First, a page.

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Ancient Mediterranean Studies


“The oath is what holds democracy together,” claimed the Athenian orator Lycurgus, whose democracy was composed exclusively of men.1 Athens was the definitive phallogocentric community where public discursive practices such as the oath were the prerogative of male citizens who competed for power in the agora, the assembly, and the lawcourts. Euripides, however, represents the disquieting occurrence of women tendering oaths for men, a phenomenon that challenges the gendered hierarchy of his society.2 In this article I explore how three Euripidean dramas, Medea, Hippolytus, and Ipigenia in Tauris, allow women to use these potent speech acts to control men’s language and action.3 By tendering promissory oath Euripides’ female characters cite a conventional social practice that is intrinsically performative; oath taking scenes are reflective boath of the world external to the drama and of the dramatic performance itself. Furthermore when men swear to do something for a woman—grant sanctuary, keep a secret, carry a letter—they also enter into a contract with the gods who function as the guarantors of the oath. This triangulated relationship—man, woman, god—contributes to the increased agency of female protagonists, whose authority is fortified by invoking the gods as witnesses to the oaths. Oaths “were divinely ordained and magically protected,” as Anne Burnett puts it, and they “stood like the primeval pillar that supports the sky.” Consonant with the ancient world’s respect for their cultural authority, Euripidean oaths become a powerful dramaturgical device by which the divine world aids women’s machinations, now an inexorable force that propels the tragedy to its reversal.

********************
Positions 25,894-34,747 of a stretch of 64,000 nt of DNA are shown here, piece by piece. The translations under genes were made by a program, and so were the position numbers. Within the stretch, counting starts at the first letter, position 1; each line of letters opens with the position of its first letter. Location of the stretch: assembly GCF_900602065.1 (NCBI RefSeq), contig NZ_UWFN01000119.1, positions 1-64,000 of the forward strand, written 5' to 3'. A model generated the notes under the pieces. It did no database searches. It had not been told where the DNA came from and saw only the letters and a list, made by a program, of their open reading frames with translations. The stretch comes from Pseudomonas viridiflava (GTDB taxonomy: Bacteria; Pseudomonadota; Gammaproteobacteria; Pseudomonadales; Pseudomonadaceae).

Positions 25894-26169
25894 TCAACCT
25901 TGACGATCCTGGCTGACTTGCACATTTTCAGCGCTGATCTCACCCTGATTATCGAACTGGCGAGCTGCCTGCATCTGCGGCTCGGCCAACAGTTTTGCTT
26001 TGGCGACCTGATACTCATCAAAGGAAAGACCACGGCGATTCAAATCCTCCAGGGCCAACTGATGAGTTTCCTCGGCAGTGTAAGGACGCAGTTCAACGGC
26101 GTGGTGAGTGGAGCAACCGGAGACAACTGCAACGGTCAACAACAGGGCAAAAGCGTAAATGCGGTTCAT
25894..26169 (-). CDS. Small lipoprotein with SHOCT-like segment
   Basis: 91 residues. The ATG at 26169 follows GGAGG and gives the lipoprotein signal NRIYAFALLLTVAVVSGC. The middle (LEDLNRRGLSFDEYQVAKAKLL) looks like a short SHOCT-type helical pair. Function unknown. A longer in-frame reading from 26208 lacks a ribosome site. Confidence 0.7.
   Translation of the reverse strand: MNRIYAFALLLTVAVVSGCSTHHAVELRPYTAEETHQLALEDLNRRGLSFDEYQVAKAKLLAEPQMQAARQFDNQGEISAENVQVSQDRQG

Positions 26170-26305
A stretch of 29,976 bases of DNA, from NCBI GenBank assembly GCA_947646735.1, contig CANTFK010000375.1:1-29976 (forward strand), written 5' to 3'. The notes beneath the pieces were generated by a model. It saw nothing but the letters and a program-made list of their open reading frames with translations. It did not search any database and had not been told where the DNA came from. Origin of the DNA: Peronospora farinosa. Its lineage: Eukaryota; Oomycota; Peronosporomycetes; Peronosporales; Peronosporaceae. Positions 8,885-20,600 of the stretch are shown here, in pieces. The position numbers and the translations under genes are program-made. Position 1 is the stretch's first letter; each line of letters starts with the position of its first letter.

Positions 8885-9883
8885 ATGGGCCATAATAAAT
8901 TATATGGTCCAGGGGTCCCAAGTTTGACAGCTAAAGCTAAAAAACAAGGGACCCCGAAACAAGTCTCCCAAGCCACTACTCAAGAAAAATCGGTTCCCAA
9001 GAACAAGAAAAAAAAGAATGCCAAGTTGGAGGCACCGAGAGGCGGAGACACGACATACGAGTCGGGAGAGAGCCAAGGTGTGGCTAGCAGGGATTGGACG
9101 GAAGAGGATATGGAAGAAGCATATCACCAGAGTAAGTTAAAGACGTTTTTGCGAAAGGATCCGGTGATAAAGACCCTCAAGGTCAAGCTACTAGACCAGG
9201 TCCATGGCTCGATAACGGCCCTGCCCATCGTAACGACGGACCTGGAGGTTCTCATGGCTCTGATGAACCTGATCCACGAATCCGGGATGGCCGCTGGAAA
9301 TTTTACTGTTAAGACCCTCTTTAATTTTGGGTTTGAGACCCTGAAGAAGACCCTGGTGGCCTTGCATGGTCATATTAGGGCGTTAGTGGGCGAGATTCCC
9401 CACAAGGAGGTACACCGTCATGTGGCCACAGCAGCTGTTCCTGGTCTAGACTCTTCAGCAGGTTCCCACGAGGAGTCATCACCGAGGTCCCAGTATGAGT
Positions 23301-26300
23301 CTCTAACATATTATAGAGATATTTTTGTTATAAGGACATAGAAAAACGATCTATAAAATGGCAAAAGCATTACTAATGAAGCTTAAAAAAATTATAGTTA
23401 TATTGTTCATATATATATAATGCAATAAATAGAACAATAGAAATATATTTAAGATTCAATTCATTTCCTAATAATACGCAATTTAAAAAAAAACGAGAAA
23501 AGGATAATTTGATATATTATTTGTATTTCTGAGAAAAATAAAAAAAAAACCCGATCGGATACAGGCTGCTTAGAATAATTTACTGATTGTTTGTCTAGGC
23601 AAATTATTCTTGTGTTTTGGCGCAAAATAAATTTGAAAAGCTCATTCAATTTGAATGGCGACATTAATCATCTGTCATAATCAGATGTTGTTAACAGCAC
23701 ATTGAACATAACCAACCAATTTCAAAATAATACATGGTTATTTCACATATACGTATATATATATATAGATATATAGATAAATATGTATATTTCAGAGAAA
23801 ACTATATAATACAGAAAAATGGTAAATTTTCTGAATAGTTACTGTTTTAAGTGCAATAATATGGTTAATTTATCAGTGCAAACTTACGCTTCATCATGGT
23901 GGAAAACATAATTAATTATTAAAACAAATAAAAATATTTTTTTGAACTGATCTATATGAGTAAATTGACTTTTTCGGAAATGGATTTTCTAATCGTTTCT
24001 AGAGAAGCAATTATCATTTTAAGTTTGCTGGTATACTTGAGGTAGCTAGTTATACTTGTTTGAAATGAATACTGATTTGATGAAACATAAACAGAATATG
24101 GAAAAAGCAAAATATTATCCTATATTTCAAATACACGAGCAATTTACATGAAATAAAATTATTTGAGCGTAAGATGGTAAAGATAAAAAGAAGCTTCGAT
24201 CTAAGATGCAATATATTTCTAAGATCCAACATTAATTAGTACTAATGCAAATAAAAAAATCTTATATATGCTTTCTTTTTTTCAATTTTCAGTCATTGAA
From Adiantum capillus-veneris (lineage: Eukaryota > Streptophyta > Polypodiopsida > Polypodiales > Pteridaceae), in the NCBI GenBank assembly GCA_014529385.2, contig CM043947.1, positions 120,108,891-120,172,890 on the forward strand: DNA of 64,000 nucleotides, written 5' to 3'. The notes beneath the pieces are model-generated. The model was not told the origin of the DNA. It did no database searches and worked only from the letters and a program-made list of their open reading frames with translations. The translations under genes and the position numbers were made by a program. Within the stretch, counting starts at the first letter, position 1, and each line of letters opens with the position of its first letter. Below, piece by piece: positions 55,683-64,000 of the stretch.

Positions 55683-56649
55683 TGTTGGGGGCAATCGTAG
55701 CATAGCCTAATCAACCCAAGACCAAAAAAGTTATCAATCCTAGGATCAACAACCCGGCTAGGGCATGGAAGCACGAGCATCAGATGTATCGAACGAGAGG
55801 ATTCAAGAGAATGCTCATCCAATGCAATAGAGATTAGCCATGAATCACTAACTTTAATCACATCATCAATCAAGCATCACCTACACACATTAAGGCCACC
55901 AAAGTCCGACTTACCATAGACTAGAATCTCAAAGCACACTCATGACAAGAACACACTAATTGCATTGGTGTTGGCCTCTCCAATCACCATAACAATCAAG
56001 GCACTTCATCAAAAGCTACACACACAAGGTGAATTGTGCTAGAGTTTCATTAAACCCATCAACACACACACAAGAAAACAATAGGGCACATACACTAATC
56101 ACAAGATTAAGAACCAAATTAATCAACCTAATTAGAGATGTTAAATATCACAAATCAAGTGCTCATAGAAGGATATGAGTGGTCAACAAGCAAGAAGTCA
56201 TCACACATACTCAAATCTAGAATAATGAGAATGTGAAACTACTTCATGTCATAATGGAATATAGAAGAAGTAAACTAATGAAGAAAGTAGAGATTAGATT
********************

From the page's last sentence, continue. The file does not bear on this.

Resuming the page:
Copyright © 2003 by The Johns Hopkins University Press. This article first appeared in Theatre Journal 55.1 (2003), 29-44. Reprinted with permission by The Johns Hopkins University Press.